The 6 Most Important Calculations When Assessing a Fix Flip
Is that really how flipping goes?
Not all investors agree that flipping is the best process for investing in a house. Others prefer the buy and hold model or the BRRRR strategy. The “right” choice will depend on the home’s value, how much you can afford in holding costs, and what repairs are necessary to flip the property.
No investor should flip a house without looking closely at the associated costs. The estimated total will always seem lower if you forget to factor in the little expenses that slowly eat away at your profit. Don’t leave any costs up to chance.
The six most important calculations you will need when assessing a flip include:
Current cost of the home
ARV (after repair value)
Projected repair costs
Other monthly expenses
How Much Does It Cost to Flip a House?
Dive deep into the aforementioned six areas to calculate as accurate an estimate as possible. That way, you can invest confidently in properties where the numbers make sense.
Surprise repairs or sitting on the market could mean the difference between a good investment and a bad one. Prepare yourself appropriately to walk away from your flip with a stuffed wallet.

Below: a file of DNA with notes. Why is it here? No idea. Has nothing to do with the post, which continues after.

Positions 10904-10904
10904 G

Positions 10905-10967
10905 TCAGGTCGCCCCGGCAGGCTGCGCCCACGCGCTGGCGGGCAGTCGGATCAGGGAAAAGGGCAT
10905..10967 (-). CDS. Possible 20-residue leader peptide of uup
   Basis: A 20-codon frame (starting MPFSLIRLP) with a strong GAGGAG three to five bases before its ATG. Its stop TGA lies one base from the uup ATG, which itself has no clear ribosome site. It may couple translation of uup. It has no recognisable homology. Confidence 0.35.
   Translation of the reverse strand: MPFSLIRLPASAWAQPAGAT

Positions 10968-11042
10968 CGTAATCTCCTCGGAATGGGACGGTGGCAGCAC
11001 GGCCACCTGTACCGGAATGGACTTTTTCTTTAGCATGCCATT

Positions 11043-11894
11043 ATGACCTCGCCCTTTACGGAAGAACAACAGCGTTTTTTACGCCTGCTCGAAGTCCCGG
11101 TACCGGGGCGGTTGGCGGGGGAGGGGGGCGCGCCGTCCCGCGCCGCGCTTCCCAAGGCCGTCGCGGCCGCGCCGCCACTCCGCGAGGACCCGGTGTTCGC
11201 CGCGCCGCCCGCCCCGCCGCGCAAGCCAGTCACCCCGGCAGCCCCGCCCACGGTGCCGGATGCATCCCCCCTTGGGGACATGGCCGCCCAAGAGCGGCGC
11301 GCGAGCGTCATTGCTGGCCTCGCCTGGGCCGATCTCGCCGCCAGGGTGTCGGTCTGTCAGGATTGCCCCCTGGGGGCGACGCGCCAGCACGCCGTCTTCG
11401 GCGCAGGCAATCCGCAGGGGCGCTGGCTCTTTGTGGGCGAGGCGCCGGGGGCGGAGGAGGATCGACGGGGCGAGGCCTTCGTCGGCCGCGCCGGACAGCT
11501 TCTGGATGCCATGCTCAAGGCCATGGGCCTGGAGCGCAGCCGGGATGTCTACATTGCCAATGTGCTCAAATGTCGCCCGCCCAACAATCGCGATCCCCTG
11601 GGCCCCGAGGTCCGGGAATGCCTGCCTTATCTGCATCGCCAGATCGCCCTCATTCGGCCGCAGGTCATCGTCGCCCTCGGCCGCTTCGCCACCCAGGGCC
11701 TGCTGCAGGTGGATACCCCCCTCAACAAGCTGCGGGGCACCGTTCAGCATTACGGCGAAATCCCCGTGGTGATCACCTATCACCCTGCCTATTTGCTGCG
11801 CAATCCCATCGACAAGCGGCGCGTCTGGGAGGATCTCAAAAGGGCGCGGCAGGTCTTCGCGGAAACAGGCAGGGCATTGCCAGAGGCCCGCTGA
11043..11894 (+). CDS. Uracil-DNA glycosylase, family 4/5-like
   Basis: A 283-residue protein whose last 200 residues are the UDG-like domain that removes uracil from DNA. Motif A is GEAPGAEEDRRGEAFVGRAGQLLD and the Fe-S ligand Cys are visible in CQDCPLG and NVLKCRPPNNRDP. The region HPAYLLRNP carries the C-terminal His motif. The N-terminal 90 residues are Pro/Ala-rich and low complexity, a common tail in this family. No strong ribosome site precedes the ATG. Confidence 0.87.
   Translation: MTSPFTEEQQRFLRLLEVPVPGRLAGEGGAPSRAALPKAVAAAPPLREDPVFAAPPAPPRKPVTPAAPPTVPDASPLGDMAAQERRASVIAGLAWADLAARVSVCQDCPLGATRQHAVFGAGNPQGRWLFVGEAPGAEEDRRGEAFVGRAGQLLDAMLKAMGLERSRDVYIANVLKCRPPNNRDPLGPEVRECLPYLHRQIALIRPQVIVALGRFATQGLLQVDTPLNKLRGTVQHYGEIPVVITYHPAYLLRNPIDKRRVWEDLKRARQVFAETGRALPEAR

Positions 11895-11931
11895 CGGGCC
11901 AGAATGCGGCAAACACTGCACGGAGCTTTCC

1. Current Cost of the Home
## ## This is obvious. How much are you going to have to pay up front in order to get this flip started? Know that this cost will also have an impact on other calculations, like closing costs and financing costs.
2. ARV (After Repair Value)
The ARV will determine whether or not all of your repairs are worth the time and money. Investors calculate a home’s after repair value to estimate what they will walk away with when they finally sell the flip to the new homeowner.
Estimating a home’s ARV may require some research and planning. What repairs will add value to the home? Where is the home located? How will it compete with similar homes in the market?
Related: The Ultimate Guide to Quickly Estimating a Property’s ARV (After Repair Value)
Take a look around the neighborhood and consider similar properties when assessing your home’s ARV. This analysis can also be a good predictor of how long a house might stay on the market. It suggests the direction that home prices are moving, too.
3. Projected Repair Costs
You won’t reach your target ARV until you make the right repairs on your flip. But how much are these repairs going to cost?
There is no one answer. Every house has different needs based on its square footage, when it was built, and how it was maintained by previous owners. Flippers could have to replace an entire HVAC system just to get the building up to code, or the house may just need some fresh flooring and paint.
The more thoroughly you assess these costs, the fewer surprises you will face when it’s time to flip. (It’s not an episode of an HGTV show unless it has one big surprise repair to keep viewers hooked.)
BiggerPockets has a Rehab Estimator Calculator to help fix and flippers assess necessary repairs. Before you buy, consider which repairs must be done:Exterior carpentry (siding, windows, doors, deck, and/or porch)